‘India’s cross-border cattle trade ban proves boon for Bangladesh’

By SM Najmus Sakib

DHAKA, Bangladesh (AA): The ban on cross-border cattle trade imposed by India in 2014, coinciding with the rightwing Bharatiya Janata Party (BJP) coming to power, has proved a boon for neighboring Bangladesh.

Experts believe that following this ban, the South Asian country on the Bay of Bengal invested in livestock and has now become self-sufficient in beef production.

On the eve of Eid al-Adha, the most important Muslim festival, which will start on Saturday, Bangladesh’s Livestock Ministry said they have a stock of 12.3 million cattle against the demand of 9.8 million.

The Muslim festival marks the culmination of the annual hajj (pilgrimage) rituals in Saudi Arabia and is also celebrated by sacrificing cattle to distribute a part of the meat to the poor and relatives and family members to recall the willingness of the Prophet Ibrahim (Abraham to Christians and Jews) to sacrifice his son.

Official data reveals that before 2014, cattle imported from India accounted for 40% of beef consumption in Bangladesh.

About 2.5 million cows were imported in 2013, which was reduced to 200,000 in 2020. Officials said in the last two years, the imports have further reduced.

After the ban by India dried up cattle flowing from across the border, many entrepreneurs smelled the chance to meet up the demand, particularly during Eid festivals.

Among them, Abrarul Haque, 19, a college graduate in the south-central Faridpur district, started his cattle farming in 2019 with only one cow. He, however, now owns 40 cows.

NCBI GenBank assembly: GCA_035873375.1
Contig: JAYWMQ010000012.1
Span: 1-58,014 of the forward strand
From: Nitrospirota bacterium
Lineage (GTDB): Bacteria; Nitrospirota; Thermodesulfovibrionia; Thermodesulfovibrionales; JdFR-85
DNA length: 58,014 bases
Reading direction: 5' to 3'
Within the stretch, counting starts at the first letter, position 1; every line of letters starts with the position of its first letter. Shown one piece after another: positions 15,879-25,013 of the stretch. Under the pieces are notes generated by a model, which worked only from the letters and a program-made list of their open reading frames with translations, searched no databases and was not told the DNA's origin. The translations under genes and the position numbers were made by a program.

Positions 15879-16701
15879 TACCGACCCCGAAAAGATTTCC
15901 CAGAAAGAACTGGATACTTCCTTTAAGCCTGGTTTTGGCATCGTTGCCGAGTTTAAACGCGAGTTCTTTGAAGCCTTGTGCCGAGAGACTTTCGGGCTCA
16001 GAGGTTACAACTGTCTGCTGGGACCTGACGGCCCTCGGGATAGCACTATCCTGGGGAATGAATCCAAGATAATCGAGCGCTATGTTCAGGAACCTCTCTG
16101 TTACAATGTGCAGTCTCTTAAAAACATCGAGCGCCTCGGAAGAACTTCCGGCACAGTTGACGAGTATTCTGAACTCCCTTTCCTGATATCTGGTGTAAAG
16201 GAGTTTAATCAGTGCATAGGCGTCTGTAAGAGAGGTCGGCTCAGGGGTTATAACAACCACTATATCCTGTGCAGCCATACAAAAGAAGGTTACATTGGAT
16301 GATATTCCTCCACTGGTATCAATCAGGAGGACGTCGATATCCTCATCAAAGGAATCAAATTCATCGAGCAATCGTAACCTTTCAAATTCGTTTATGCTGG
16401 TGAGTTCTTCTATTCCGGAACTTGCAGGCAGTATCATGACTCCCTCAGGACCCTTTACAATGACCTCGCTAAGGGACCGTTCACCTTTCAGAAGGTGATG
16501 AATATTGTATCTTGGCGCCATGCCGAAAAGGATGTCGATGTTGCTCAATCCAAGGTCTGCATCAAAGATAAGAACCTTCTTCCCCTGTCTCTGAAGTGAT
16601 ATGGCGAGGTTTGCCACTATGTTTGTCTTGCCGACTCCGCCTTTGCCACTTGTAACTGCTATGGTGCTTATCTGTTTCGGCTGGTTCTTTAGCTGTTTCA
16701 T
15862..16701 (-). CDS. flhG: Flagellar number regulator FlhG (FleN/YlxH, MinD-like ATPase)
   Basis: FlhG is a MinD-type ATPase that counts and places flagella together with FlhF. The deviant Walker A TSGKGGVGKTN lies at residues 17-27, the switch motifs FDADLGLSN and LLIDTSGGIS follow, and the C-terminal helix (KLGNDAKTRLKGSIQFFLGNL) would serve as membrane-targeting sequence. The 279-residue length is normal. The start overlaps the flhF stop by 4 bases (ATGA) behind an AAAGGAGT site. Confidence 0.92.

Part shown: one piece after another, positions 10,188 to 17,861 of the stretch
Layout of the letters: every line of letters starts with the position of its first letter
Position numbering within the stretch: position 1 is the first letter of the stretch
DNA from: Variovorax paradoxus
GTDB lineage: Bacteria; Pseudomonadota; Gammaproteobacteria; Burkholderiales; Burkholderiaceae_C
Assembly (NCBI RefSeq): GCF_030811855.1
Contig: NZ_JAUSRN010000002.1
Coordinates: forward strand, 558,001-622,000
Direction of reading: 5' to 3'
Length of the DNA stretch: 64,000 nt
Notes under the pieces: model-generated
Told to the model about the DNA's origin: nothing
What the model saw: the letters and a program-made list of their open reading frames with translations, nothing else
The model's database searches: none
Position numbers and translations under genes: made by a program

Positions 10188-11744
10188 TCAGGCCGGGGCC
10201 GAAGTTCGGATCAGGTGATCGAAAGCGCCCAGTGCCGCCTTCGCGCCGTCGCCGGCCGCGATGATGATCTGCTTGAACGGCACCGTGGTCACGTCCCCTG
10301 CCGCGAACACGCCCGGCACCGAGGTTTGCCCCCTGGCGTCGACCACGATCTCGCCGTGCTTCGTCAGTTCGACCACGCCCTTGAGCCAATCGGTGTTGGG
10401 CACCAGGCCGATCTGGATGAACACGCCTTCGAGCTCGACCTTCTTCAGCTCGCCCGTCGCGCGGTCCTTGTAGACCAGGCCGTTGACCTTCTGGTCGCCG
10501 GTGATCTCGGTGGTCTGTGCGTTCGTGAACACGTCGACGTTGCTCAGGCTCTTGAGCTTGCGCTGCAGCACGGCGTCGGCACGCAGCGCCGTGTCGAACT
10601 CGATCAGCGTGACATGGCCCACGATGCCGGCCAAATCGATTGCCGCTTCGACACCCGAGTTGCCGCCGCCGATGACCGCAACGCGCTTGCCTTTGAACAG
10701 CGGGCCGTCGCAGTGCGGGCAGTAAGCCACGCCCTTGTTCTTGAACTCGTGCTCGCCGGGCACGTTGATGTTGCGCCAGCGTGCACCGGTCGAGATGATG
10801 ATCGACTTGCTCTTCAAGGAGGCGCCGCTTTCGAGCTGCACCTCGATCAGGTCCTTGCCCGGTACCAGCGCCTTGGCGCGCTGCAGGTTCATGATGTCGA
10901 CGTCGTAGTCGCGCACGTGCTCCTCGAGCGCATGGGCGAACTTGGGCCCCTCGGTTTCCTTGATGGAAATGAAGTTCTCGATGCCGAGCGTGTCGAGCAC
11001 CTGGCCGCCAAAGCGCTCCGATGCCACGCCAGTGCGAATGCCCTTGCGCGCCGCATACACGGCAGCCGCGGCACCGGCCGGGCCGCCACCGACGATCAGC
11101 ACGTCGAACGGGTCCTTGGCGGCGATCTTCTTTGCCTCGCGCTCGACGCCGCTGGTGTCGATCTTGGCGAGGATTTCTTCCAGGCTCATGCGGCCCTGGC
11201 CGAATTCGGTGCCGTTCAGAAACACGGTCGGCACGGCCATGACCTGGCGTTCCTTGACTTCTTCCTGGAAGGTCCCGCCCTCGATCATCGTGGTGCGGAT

He has brought some sacrificial animals to a nearby market set up on the occasion of Eid al-Adha and has so far sold a few cows.

“I was inspired by some other youths who own cow farms. There was a huge demand-supply gap as cows were not coming from India. So, I took the opportunity. Now, I employ five men in my two farms – one for milk production while another is dedicated to providing sacrificial animals,” he told Anadolu Agency on phone.

Fivefold increase in cattle farming

Another entrepreneur Mir Kashem Ali, 45, resigned from a job in the information technology sector to start cow farming four years ago.

“I was dreaming of becoming a cattle farmer and the cow ban from the Indian side was a perfect opportunity to make a start. In the last three years I got my investment return with sufficient profit,” he said.

Speaking to Anadolu Agency, Secretary of the Bangladesh Dairy Farmers’ Association Mohammad Shah Emran said private investment in cattle farming has increased fivefold in the last seven years.

“Fresh graduates and new entrepreneurs are now the leaders in the sector. We have now become self-sufficient in meat production while our milk production has also raised to three times,” he added.

To protect the domestic cattle industry, the Bangladeshi government has now imposed restrictions to disallow any cattle trade along its borders with India.

Zeenat Sultana, deputy director of the Department of Livestock Services, said the authorities have tightened vigilance so that cows do not cross the border from the Indian side.

“We are now surplus in meat production. Bangladesh had 44 million metric tons of meat demand in the last year and it produced 46.9 million metric tons of meat locally,” she added.

She said that the government has now focused on milk production, as the country is yet to gain self-sufficiency in milk.

[Photo: A view of wholesale cattle market in Anwara upazila of Chittagong on the occasion o fEid-al-Adha in Chittagong, Bangladesh on June 28, 2022.
Photojournalist :Mohammad Shajahan/ AA]

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